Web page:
How to Toast Hemingway's 110th Birthday | Arts & Culture | Smithsonian

How to Toast Hemingway's 110th Birthday

If Ernest Hemingway were around to celebrate his 110th birthday today, his party would no doubt involve a staggering amount of alcohol. He was a renowned writer—with more than a dozen books and a Nobel Prize in Literature to his credit by the time he ended his own life in 1961—and he was an equally...

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If Ernest Hemingway were around to celebrate his 110th birthday today, his party would no doubt involve a staggering amount of alcohol. He was a renowned writer—with more than a dozen books and a Nobel Prize in Literature to his credit by the time he ended his own life in 1961—and he was an equally renowned drinker.

I'm not advocating alcoholism, mind you, but I have to admire the gusto with which Hemingway approached everything. He packed a lot into his nearly 62 years as a writer, fighter (served in one war and covered two others), traveler (spent time in Europe, Africa, Asia and the Caribbean as well as the United States) and lover (four marriages! okay, not really advocating that either), deservedly earning a reputation for living life to the fullest.

So when I heard about last Friday's Resident Associates event, "Savoring Life with Ernest Hemingway," I had to check it out. The speaker was Phil Greene of the Museum of the American Cocktail, who I'd had the pleasure of hearing at a previous event about New Orleans cocktail history.

In between bits of Hemingway trivia and excerpts from his work, we learned (and sipped) five drink recipes he inspired. I'll share a few here, in case you feel inspired to give him a birthday toast.

Jack Rose, courtesy Flickr user Michael Dietsch

The Jack Rose

1 1/2 ounces Applejack brandy or Calvados 1/2 ounce Grenadine 1/2 ounce fresh lime or lemon juice

Shake well with ice; strain into a chilled cocktail glass.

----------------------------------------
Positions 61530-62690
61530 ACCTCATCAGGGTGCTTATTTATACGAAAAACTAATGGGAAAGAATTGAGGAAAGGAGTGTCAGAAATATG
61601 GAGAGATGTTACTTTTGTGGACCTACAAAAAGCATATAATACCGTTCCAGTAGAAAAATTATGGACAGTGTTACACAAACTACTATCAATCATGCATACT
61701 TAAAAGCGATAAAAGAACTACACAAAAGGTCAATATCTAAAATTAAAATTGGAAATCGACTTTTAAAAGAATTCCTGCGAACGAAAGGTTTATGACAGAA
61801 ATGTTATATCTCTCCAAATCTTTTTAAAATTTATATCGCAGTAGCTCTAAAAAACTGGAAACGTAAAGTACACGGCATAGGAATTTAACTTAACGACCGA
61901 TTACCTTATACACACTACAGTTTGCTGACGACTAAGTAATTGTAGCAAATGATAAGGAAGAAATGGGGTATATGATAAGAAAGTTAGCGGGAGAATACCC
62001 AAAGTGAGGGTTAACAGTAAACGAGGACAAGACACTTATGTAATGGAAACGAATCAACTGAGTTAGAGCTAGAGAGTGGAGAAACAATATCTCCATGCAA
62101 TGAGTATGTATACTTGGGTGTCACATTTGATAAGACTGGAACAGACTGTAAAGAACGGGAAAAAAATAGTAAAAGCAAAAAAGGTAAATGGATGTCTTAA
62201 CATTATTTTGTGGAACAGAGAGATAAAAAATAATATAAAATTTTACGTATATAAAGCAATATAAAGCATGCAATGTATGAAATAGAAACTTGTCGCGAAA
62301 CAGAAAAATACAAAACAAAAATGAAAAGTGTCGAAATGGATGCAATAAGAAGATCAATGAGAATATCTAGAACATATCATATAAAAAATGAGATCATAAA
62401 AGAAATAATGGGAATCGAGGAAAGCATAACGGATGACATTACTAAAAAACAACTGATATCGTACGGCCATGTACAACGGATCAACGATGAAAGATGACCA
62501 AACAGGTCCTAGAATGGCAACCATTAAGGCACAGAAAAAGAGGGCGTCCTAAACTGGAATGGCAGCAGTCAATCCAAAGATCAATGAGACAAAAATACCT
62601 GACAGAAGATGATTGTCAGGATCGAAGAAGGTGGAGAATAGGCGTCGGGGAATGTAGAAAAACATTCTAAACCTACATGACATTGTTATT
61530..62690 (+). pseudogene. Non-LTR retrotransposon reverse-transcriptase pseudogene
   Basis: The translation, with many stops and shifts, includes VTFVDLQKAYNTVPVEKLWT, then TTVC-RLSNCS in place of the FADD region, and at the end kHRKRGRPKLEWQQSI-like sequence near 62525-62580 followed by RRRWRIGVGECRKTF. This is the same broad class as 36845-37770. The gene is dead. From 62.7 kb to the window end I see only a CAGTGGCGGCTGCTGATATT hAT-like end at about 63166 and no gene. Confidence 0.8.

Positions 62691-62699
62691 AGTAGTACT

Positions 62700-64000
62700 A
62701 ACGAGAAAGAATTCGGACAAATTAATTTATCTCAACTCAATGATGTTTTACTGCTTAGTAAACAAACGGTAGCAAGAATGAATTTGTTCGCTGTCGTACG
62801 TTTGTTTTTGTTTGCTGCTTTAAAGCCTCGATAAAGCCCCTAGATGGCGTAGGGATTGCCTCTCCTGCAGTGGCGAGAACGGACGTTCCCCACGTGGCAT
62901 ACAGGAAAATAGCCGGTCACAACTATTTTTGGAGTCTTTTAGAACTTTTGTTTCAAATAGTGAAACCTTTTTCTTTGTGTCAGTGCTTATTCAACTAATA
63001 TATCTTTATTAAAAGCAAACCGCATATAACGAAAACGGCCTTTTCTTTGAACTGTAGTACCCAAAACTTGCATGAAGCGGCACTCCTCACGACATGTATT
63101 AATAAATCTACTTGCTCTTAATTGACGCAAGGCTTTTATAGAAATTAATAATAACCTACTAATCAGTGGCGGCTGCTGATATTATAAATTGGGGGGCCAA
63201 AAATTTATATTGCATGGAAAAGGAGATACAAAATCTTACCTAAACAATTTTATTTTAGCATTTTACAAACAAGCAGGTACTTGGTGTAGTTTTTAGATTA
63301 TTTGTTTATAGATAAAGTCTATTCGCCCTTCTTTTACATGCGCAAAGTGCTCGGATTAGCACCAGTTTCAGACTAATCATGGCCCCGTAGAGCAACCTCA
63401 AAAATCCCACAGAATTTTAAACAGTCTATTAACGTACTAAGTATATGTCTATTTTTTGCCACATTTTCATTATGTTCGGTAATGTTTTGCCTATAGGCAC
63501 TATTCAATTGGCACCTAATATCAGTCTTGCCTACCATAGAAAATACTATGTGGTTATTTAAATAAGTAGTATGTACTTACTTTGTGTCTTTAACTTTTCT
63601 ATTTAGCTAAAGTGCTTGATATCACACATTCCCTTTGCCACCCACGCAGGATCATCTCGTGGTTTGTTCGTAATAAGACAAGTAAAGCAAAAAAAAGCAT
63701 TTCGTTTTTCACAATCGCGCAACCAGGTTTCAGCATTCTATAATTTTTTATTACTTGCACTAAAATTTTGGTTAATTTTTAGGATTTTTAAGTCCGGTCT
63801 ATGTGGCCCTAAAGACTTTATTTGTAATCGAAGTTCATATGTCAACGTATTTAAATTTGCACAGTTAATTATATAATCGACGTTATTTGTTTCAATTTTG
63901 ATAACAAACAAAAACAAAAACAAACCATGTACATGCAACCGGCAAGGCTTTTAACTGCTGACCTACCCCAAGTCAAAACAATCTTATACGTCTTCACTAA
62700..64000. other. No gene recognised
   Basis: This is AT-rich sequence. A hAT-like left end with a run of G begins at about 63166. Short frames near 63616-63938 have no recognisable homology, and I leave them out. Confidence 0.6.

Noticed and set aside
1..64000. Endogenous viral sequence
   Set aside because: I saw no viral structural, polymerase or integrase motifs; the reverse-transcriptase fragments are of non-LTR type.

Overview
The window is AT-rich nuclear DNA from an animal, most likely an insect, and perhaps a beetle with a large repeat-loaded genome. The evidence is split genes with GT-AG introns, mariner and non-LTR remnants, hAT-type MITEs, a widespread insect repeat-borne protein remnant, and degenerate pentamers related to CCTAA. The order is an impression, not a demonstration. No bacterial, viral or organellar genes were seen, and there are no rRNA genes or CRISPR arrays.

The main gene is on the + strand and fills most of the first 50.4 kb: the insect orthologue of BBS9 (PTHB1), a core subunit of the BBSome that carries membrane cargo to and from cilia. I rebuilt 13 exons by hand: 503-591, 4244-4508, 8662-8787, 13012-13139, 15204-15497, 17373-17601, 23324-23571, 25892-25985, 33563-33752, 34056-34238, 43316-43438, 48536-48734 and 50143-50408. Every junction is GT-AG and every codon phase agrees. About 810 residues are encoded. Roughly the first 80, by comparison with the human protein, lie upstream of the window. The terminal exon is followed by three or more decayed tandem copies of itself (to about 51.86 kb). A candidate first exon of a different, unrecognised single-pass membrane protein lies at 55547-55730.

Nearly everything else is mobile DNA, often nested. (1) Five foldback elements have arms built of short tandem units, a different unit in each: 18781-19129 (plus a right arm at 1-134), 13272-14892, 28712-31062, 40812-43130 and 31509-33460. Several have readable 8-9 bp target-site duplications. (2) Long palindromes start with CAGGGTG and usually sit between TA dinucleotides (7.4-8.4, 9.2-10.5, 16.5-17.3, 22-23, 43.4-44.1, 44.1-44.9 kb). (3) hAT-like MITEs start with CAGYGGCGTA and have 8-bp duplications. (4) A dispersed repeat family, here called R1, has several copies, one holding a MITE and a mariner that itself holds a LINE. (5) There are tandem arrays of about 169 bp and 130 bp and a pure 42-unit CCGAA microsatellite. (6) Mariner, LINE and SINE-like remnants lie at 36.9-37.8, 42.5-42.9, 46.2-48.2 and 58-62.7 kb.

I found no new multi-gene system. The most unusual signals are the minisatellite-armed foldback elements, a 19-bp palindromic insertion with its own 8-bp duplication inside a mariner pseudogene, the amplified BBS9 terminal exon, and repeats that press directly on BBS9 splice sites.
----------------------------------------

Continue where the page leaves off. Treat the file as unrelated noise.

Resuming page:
This is the drink to order while waiting for a date; it's good enough you may not care if they show up or not. Plus, you'll be channeling a scene from Hemingway's famous novel The Sun Also Rises, in which the narrator, Jake, waits for Lady Brett at a Paris hotel:
At five o'clock I was in the Hotel Crillon waiting for Brett. She was not there, so I sat down and wrote some letters. They were not good letters but I hoped their being on Crillon stationery would help them. Brett did not turn up, so about quarter to six I went down to the bar and had a Jack Rose with George the barman.
Or, if you'd rather be your own barman, check out Rachel Maddow's helpful how-to video.

The Green Isaac's Special

2 ounces gin 4 ounces green coconut water 1 ounce fresh lime juice Angostura bitters, to taste (about four drops)

Fill a highball or Collins glass with ice. Shake with ice and strain into the glass, or simply add each ingredient in order.

This drink "tastes as good as a drawing sail feels," declares a character in Hemingway's posthumously published novel Islands in the Stream. The coconut water and lime make it extremely light and refreshing; perfect for summer.

Death in the Afternoon

2 ounces Champagne or dry sparkling wine 1/2 ounce absinthe

"Pessimistic but sparkling"—that's an encyclopedia writer's description of The Sun Also Rises, but I think it sums up this concoction pretty well, too. It takes its name from Hemingway's 1932 novel about Spanish bullfighters.

Death in the Afternoon, Courtesy Flickr user Audreythebug

There are only two ingredients: Champagne (or sparkling wine) and absinthe, in a 4:1 ratio. And yes, you can use real absinthe, a wormwood-based spirit that became legal again in 2007 after being banned from the U.S. for nearly a century. It tastes like licorice on fire, or, as a Hemingway character declares in The Garden of Eden: "This drink tastes exactly like remorse."

And if you exactly followed Hemingway's own recipe, published in a 1935 cookbook, that's likely what you would feel: "Pour 1 jigger of absinthe into a champagne glass. Add iced champagne until it attains the proper opalescent milkiness. Drink three to five of these slowly."
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About Amanda Bensen

Amanda Bensen is a former assistant editor at Smithsonian and is now a senior editor at the Nature Conservancy.

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